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For Immediate Release
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Connecticut Sues Exxon in Fast-Growing Wave of Climate Lawsuits

Connecticut Attorney General William Tong today filed a

HARTFORD, Connecticut

Connecticut Attorney General William Tong today filed a state lawsuit against ExxonMobil for "an ongoing, systematic campaign of lies and deception" about the company's role in causing climate change--the latest in a rapidly growing wave of lawsuits from now 23 states and municipalities seeking to hold the oil giant and other fossil fuel companies accountable for lying and concealing critical information about their role in creating the climate crisis.

Just this month, Hoboken, New Jersey; Charleston, South Carolina, and the State of Delaware filed similar lawsuits. Connecticut is now the fifth state to sue Exxon for climate change fraud and/or damages since 2017 after Rhode Island, Massachusetts, Minnesota, and Delaware.

Richard Wiles, executive director of the Center for Climate Integrity, released the following statement:

"This avalanche of climate litigation is Exxon's worst nightmare. The public increasingly understands Big Oil's role in causing and lying about the climate crisis, and states and localities are stepping up like never before to demand justice and hold the fossil fuel industry accountable for their lies and deception.

"North, South, East, and West, communities across the country are struggling to protect themselves in the face of the climate crisis. These lawsuits are about surviving climate change, not solving it. They are an essential step toward holding polluters accountable for decades of propaganda and disinformation that stalled climate action and caused untold destruction.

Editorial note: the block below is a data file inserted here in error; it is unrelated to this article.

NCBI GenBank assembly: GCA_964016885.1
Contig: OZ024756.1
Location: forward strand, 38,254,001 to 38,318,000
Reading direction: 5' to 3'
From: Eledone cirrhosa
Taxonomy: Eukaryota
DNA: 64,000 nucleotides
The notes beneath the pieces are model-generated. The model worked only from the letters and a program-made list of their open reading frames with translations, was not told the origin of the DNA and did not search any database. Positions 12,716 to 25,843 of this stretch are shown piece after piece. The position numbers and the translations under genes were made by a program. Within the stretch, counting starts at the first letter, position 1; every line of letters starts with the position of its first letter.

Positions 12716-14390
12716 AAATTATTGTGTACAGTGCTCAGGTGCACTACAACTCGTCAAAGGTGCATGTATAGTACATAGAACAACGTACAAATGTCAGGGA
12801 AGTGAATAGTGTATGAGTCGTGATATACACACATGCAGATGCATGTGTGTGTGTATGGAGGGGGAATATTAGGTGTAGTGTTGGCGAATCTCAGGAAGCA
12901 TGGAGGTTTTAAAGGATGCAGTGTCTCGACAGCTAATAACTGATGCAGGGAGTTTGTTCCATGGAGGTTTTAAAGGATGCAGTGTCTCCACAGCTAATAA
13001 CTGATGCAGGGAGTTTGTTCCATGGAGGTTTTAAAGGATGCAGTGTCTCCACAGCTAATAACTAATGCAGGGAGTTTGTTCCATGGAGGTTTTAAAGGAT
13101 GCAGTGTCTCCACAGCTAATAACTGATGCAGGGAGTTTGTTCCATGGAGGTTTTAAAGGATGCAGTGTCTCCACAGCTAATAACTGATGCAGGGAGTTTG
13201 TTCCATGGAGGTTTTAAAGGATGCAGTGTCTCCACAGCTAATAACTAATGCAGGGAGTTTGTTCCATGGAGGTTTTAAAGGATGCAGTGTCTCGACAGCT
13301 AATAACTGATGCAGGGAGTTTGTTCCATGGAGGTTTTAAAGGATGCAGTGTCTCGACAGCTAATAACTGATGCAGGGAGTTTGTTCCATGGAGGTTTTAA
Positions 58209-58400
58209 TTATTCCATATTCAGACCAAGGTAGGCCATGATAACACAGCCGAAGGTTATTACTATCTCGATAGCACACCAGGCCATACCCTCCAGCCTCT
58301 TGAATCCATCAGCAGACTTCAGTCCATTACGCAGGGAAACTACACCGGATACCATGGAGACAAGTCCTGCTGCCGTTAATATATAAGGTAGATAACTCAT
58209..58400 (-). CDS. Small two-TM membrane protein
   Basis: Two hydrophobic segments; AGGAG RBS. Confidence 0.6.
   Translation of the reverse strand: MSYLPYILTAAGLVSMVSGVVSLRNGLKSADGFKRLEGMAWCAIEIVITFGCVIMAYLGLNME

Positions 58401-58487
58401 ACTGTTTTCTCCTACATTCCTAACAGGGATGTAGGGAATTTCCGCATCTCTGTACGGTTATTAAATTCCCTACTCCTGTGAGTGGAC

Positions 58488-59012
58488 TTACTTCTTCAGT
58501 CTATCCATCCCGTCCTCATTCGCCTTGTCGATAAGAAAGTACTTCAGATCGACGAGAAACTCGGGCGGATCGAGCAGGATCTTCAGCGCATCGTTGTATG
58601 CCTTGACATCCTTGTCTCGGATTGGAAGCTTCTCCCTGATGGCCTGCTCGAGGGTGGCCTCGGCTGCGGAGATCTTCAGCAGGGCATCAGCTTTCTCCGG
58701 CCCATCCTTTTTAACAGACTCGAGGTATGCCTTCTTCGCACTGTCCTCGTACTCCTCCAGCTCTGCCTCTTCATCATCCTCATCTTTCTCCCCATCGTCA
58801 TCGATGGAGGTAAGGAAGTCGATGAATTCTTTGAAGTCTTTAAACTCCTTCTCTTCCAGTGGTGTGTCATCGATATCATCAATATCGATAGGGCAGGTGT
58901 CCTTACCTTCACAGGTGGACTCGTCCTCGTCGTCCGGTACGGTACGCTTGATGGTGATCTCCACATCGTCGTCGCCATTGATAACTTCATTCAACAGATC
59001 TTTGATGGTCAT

"Now the only question is, who will sue Big Oil next?"

Background on Climate Litigation:

Since 2017, 23 communities, including the states of Massachusetts, Minnesota, Rhode Island, Delaware, and now Connecticut; the District of Columbia, and more than a dozen city and county governments in California, Colorado, Hawaii, Maryland, New Jersey, New York, South Carolina, and Washington have brought lawsuits under different claims to recover billions of dollars in damages caused by the oil and gas industry's deception about climate change. Collectively, these communities represent more than 10 percent of the U.S. population. Learn about those other cases here.

This year, three separate federal appeals courts ruled that cases in California, Colorado, and Maryland should proceed in state court.

Former Vice President Joe Biden has pledged that if elected president he would order his Department of Justice to "strategically support ongoing plaintiff-driven climate litigation against polluters."

The Center for Climate Integrity (CCI) helps cities and states across the country hold corporate polluters accountable for the massive impacts of climate change.

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